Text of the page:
A close examination of Paul’s epistles will therefore reveal that the Ten Commandments are what Paul teaches in the practical section of these epistles. Rather than taking them one after the other, Paul brings out the spirit of these commandments and makes them relevant to our day. This is what the Reformed fathers refer to as the concept of law and gospel – meaning a people who have received the gospel of Christ, also have come under the moral laws of God. And the laws of God, the Ten Commandments, are still very much subsisting today. Any movement or teaching that discountenances the Ten Commandments stands the danger of going into lawlessness; it does not matter what they think they know about the doctrine of grace. The gospel of Christ goes hand in hand with the commandments of God; Christians are not lawless people. Rather, we are governed by God’s laws – his eternal laws which he gave through Moses: the Ten Commandments.
Sanctification by the Spirit
While adherence to sexual purity and commitment to the commandments of God are important, the greatest work of sanctification that a Christian experiences in this life is the one that the Holy Spirit does himself. Paul told the Thessalonians:
“But we ought to always give thanks to God for you, brothers beloved by the Lord, because God chose you as the firstfruits to be saved, through sanctification by the Spirit and belief in the truth.” (2 Thessalonians 2:13)
We see here that our election is closely bound to our sanctification. The same God who has chosen us has also ordained our sanctification by the Spirit. The question is: how does God do this? Let us hear Paul:
“Therefore, since we have been justified by faith, we have peace with God through our Lord Jesus Christ. Through him we have also obtained access into this grace in which we stand, and we rejoice in hope of the glory of God. Not only that, we rejoice in our sufferings, knowing that suffering produces endurance, and endurance produces character, and character produces hope, and hope does not put us to shame, because God’s love has been poured into our hearts through the Holy Spirit who has been given to us.” (Romans 5:1-5)
In other words, the greatest work of sanctification that we can experience as Christians who are justified by faith is what God does himself. And he does this through our sufferings. While the matter of suffering as an essential part of the Christian life is disputed by some, anyone who is serious about being rid of sin must keep an eye on his sufferings. Suffering rids us of the flesh and its influences and helps us to keep an eye on the kingdom of God. God’s word shows us that God disciplines us as children so that we may be partakers of his holiness (Hebrew 12:10). We cannot waste our sufferings because they are God’s means of ridding us of this world.
While there are so many perspectives that we can consider in this matter of suffering, one may need to look at how the church as a body can help its members through the suffering and sanctification that God puts us all through. First, the church must preach the whole counsel of God, laying emphasis on the doctrines of grace that save sinners and build up the saints. Second, the church must separate itself from any doctrine that labels suffering as false doctrine. We must rather see suffering as God’s gift to the Christian people. When we realize that God authors the suffering of the saints, the church must wholly accept it as part and parcel of church life. Lastly, the church must partake in the sufferings of the saints. There should be real empathy for people going through all kinds of ills among us. No matter the degree of suffering, nobody should be scorned for whatever hardship they may be going through. Rather, God’s people must lead the way to alleviate the suffering of one another. When we realize that we are also in the flesh and are susceptible to the suffering that another saint is going through, we will never gloat but rather help alleviate their sufferings through prayers and material support.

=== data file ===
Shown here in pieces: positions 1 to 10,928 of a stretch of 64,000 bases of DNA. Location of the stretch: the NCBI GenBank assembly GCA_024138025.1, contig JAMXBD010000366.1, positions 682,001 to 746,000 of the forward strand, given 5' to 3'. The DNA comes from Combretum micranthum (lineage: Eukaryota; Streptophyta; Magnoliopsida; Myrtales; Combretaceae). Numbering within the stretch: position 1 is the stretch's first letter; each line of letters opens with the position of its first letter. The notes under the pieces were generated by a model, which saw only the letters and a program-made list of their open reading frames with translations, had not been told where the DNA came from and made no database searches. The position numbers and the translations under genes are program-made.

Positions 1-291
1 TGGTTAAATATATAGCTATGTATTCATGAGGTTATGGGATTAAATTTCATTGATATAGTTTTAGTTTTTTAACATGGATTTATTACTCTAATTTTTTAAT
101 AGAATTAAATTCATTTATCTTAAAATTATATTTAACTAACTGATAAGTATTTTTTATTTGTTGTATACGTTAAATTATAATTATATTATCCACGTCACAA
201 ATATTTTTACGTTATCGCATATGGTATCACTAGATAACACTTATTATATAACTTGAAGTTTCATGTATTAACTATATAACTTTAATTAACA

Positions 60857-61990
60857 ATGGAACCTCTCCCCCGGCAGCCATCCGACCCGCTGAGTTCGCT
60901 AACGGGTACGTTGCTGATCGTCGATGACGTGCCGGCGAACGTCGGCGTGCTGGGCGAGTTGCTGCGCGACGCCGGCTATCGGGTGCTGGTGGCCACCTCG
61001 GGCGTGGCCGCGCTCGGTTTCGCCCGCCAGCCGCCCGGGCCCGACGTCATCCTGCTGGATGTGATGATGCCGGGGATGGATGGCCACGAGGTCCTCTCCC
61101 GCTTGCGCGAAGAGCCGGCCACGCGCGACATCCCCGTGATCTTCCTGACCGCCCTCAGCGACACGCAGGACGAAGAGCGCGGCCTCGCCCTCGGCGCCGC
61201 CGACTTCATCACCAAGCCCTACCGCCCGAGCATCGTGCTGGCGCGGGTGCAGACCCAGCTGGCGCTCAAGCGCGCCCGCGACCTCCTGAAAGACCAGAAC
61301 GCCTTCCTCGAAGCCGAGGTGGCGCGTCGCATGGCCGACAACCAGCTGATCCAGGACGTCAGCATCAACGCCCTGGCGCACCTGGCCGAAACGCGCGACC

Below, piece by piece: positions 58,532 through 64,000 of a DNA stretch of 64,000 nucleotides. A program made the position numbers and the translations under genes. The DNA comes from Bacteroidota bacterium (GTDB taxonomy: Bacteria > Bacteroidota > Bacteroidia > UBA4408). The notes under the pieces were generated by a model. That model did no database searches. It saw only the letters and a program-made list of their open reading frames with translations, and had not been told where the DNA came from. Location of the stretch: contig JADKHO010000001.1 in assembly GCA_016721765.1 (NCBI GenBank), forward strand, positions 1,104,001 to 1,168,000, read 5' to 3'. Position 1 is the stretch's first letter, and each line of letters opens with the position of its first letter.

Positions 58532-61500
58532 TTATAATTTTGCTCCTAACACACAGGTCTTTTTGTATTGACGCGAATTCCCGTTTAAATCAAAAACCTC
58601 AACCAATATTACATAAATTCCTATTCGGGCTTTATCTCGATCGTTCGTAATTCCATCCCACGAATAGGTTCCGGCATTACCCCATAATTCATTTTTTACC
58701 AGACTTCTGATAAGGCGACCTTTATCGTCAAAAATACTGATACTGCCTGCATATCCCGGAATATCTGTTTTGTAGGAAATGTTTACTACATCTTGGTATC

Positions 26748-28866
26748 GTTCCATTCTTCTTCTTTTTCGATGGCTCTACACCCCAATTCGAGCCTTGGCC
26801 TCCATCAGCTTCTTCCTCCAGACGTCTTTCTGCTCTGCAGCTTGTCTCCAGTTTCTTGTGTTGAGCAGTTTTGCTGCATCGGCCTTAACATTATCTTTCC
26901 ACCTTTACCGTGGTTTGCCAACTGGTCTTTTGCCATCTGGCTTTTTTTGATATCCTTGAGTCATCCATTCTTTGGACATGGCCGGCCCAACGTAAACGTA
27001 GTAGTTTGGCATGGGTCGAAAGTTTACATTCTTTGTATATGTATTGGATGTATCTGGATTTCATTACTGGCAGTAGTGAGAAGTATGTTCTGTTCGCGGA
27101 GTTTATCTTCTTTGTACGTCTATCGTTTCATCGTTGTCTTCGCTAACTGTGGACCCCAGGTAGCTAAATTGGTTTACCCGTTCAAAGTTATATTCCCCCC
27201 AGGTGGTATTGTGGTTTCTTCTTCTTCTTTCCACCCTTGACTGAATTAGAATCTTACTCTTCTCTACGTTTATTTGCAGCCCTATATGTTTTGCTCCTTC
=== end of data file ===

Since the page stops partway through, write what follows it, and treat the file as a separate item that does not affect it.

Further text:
The good news about the doctrine of sanctification is this: the God who authored the justification of the saint, will also author our sanctification. I personally think that the Christian who does not take his responsibility for practical holiness seriously will come under the hard discipline of God (1 Corinthians 11:31). Every one of us that has enjoyed saving grace will also go through the path of sanctification. Thus, while it is good and important to remind the Christian of their duties towards God and man through holy living, I think that the most important message in the churches is bringing sinners to saving faith in Christ Jesus. When an individual has been justified by faith, as seen in Romans 5, he is inevitably set on the path of sanctification of life. The same God who justifies the sinner will sanctify the saint and subsequently glorify his people when Christ Jesus comes. For the Christian, it is a win-win situation. This is why it is most important that we pursue the matter of true gospel preaching because men can only be converted by hearing the gospel preached to them. And when they are converted, they are then set on the path of sanctification and glorification.